I have not been able to get my birthstone articles out as fast as I originally planned. The holidays hit and well…you know the rest. My friend Gina offered to let me use this great summary article, so of course I took her up on it. Enjoy…
Everything About Birthstones
by Gina Ritter
As a new parent or an old pro, there’s something wonderful about the birthstone. What does it mean? What can we find with our birthstone on it? Even children love to learn about their birthstones and receive special gifts.
January Birthstone: Garnet
Garnet, usually noted as the color red, is actually a gem of nature with its colors ranging from deep red to orange, yellow and green. Only blue is not found among garnets. Garnet is believed to be able to illuminate the night and protect the wearer from wounds, ill health and evil.
February Birthstone: Amethyst
The word “amethyst” comes from the Greek, meaning “not drunken,” and the gem is purported to have originated when the god Dionysus took out his anger on mortals.
March Birthstone: Aquamarine
Aquamarine is a beautiful light blue-green stone whose name is derived from the Latin “beryllus aquamarinus,” meaning “resembling seawater” — “aqua” meaning water and “mare,” sea. Since it’s the color of the sky, aquamarine is presumed to be heavenly or eternal. It’s also the color of water, carrying the legend that it was originally found in a mermaid’s treasure and making it a sailor’s talisman. Its light blue color symbolizes sympathy, trust, harmony or friendship in a relationship, and aquamarine is supposed to be the ideal gemstone for lovers or couples to give them happiness and riches.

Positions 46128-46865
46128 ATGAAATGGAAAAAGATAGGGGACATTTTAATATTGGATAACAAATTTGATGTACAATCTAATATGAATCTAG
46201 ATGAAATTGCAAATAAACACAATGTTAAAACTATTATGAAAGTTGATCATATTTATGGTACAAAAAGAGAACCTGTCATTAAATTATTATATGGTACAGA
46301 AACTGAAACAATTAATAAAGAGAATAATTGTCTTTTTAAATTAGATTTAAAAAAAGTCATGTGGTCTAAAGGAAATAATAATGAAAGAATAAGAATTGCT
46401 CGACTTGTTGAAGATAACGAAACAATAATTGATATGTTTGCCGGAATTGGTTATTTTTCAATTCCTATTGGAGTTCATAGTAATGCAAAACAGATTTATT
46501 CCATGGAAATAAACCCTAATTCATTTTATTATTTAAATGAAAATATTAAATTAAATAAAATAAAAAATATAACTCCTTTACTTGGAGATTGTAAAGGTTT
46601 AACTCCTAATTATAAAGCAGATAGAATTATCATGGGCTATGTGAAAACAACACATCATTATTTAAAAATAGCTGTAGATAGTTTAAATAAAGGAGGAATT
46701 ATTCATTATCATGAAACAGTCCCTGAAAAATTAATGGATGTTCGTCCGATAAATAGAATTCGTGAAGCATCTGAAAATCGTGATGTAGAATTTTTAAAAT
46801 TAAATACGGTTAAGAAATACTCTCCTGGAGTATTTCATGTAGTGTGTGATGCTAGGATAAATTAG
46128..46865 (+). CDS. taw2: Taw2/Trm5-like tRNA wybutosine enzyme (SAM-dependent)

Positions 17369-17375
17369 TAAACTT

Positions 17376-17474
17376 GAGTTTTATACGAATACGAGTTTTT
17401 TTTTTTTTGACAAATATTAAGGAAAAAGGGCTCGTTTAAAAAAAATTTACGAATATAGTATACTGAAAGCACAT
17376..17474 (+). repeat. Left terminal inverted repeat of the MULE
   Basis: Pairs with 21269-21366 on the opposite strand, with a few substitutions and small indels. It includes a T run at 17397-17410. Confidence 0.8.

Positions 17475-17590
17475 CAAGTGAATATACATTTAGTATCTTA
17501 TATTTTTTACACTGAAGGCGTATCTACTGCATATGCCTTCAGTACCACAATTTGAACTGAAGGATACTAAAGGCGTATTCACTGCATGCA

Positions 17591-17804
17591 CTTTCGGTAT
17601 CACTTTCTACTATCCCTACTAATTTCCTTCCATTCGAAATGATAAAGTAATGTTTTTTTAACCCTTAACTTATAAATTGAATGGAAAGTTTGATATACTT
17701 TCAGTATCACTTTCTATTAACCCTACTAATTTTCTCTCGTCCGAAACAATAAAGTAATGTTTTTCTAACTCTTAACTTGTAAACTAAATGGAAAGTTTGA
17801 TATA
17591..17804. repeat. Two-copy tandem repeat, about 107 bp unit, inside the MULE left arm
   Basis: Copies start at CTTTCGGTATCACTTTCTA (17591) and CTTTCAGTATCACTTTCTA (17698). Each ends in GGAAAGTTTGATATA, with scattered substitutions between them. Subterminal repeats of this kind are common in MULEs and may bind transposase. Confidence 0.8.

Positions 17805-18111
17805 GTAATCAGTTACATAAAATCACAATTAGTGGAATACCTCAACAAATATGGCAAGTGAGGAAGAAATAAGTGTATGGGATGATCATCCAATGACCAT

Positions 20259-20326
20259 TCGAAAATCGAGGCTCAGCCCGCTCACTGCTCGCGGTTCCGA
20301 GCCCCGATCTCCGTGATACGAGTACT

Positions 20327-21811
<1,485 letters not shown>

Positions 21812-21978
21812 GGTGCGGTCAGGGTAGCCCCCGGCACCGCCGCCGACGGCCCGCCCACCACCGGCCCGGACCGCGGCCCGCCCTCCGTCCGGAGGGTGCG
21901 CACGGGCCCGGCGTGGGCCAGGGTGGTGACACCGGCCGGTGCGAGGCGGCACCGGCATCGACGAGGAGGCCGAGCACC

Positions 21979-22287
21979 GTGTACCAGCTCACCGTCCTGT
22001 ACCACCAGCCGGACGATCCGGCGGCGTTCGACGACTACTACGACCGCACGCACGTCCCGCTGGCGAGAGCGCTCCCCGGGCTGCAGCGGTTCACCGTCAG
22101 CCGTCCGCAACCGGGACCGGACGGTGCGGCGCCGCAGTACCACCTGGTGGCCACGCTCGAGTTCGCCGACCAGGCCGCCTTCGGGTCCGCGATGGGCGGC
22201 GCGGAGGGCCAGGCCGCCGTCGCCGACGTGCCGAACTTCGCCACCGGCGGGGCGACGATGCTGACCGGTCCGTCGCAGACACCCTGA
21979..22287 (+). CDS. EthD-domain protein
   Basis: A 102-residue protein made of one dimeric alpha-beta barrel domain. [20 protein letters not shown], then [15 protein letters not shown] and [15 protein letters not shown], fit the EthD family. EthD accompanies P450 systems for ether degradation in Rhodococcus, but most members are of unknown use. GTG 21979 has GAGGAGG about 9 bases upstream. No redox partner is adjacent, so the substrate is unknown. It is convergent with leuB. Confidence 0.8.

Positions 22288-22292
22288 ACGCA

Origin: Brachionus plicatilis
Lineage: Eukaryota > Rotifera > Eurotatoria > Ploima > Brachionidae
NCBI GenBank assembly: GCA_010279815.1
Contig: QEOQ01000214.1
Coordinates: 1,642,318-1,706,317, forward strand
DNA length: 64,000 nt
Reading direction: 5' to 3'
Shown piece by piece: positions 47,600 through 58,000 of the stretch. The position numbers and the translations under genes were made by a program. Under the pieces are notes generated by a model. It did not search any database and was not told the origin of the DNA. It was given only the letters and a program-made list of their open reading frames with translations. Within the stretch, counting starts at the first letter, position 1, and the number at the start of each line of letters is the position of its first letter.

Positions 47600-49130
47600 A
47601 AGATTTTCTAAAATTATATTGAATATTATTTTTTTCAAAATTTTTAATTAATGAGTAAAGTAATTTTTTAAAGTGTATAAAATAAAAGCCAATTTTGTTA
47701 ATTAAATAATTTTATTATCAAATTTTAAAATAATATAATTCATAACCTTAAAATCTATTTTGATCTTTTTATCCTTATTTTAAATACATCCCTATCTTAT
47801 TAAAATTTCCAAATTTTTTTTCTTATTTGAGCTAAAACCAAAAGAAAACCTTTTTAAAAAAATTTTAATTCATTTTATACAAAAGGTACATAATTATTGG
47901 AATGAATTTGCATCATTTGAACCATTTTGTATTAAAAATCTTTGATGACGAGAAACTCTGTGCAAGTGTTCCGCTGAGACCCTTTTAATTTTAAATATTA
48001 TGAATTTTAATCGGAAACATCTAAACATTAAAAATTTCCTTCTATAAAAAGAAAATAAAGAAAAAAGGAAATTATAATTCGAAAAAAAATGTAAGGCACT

April Birthstone: Diamond
While you may think of diamonds as being colorless or yellow, they really come in a rainbow of colors. Although they tend to be pale, they come in oranges, greens, pinks and blues, pale to bright yellows and several shades of brown now being given names like “cognac” and “champagne.” “Diamond” is from the Greek “adamas,” meaning unbreakable or unconquerable. Diamonds were believed to render poison harmless and to drive away insanity and bad dreams.
May Birthstone: Emerald
The name emerald was derived from French “esmeraude,” formed from a Latin root word meaning “green gemstone.” Like the garnet, the emerald is a natural color also linked to the earth goddess and fertility. “Emerald green” gained its named from this amazingly deep and beautiful green color. In lore it was sacred to the goddess Venus and interestingly, it’s been worn to ease the pain of childbirth. Emeralds promise good luck, well-being and healing.
June Birthstone: Pearl
Pearls are an organic gem, formed by an irritation in a sea oyster or freshwater mussels. Long ago, pearls were important financial assets, comparable in price to real estate, as thousands of oysters had to be searched for only one pearl. They were rare because they were created only by chance. Now, men culture pearls by setting a sea shell piece in the oyster and returning it back to the water until a sufficient amount of time has passed for it to create a pearl. The goddess Venus was linked to pearls as a symbol of innocence.
July Birthstone: Ruby
An extremely rare flawless ruby is more valuable than a diamond, a true emperor of the gemstones. Historically, the ruby is associated with royalty, love and vividness, passion and power. It was attributed to the power over life and death, strengthening the heart, diluting poisons and prevention of blood loss. Red emanates warmth and a strong sense of life.